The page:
Published by Simon and Schuster New York, NY 1973
New York Review of Books, 1973
Nobody could be more American than Jill Johnston in her very original book Lesbian Nation. Johnston comes on like a flood, vivacious, mile-a-minute, with an uncontrollable eloquence. No, not uncontrollable. The writing has liquidity, but also energy, and wit. Johnston is a genuine writer.
Chicago Express, 1973
Jill Johnston has written an incredibly moving, funny book. Her prose poetic style alone makes the book entirely worth reading. It is a Steinesque stream of consciousness but the effect is pure Johnstonian. . . . From her verbal dance emerges a total womanwriter, ex-dancer, swimmer, and pipe hanger.
Minneapolis Tribune, 1973
Ms. Johnston's book speaks to all lesbians, to all feminists, and to all women, providing fresh insights and directions for women today. . . . Everyone reading it should be prepared to be overwhelmed.
Majority Report, 1973
This book . . . settles clearly, effectively, and very enjoyably . . . whether Jill Johnston is merely an outrageous show-off or whether she is, as I believe, the most important feminist writer going.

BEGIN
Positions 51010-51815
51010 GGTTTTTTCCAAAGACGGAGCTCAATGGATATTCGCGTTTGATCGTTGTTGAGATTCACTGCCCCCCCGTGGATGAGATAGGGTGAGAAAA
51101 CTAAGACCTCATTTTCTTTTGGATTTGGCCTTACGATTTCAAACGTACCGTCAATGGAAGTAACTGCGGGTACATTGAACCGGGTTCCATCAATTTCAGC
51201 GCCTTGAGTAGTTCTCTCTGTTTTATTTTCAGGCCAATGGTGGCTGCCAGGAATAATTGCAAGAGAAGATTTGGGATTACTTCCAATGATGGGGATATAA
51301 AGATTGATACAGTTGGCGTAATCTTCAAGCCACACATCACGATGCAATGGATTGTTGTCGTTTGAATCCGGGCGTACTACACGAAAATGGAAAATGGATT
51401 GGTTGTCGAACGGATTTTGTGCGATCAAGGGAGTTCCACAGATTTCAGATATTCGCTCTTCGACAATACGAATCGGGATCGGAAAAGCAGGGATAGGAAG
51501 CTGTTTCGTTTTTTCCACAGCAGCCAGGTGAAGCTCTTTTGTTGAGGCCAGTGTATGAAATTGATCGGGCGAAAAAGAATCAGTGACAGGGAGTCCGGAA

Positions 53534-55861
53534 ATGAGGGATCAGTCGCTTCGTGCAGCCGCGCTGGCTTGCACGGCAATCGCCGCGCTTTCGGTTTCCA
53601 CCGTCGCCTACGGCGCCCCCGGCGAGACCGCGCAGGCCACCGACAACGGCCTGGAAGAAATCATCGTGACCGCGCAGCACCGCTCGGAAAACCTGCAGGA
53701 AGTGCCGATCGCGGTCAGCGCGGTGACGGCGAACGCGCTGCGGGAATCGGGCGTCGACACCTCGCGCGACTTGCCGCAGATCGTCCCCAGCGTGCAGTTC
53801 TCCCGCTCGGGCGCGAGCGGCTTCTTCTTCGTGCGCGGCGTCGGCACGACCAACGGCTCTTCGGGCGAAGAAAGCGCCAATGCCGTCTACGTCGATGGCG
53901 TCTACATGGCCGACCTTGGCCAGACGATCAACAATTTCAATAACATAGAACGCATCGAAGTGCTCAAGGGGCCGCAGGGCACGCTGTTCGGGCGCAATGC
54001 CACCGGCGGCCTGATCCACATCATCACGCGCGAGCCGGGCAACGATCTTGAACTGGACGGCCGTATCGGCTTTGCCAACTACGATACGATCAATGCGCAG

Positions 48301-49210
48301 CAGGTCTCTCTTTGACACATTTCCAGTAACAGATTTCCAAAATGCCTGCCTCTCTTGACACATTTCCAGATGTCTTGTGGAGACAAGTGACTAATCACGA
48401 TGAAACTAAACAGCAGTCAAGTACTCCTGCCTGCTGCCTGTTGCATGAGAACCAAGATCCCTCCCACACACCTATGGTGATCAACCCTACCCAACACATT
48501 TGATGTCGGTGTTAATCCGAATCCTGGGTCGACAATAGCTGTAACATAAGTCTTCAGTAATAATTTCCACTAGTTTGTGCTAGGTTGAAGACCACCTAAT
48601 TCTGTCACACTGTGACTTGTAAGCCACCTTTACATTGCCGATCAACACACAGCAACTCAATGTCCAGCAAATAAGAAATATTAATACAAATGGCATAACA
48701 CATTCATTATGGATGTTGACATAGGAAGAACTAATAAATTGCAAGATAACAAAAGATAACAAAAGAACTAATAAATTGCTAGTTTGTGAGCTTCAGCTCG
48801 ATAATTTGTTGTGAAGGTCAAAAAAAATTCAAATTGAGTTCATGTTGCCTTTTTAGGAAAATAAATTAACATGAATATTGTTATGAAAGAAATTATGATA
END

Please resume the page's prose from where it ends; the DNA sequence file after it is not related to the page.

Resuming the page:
Jill Johnston's book is honest, outrageous, stylistically unique, brave, vulnerable and full of love. If you read it, you will never be sure of anything.
Lesbian Nation is the most important book to come out of the women's movement.
Jill Johnston is one of the most serious, intelligent, honest and sublimely funny writers of our generation.
The Real Paper, 1973
.Jill Johnston's mind is one of the great female treasures. She doesn't simply set forth her insides; on the contrary she delivers the near and distant complexities of her thought in language dressed to kill.
Los Angeles Free Press, 1973
Fasten your mind belts securely before tackling this book. Jill Johnston waxes brilliant, moves from prose to poetry to essay with equal aplomb. There is a distinct absence of dogma in her book. Most of all, she is funny. She has that rare ability to laugh at her own foibles, and in so doing, outgrow them, and ascend to a higher place.
When Jill Johnston came out in her Village Voice column in the early 1970s, she inaugurated a new era in print journalism. This 1973 book is a compilation of many essays she wrote for that column, and includes Johnston’s controversial statement that “until all women are lesbians, there will be no true political revolution.” The book’s title quickly became part of popular lexicon, and its essays include “Slouching Toward Consciousness;” “The Making of a Lesbian Chauvinist;” “The Myth of the Myth of the Vaginal Orgasm;” and “Lois Lane was a Lesbian.”
From exhibition at Columbia University, NYC:
“Stonewall and Beyond: Lesbian and Gay Culture.”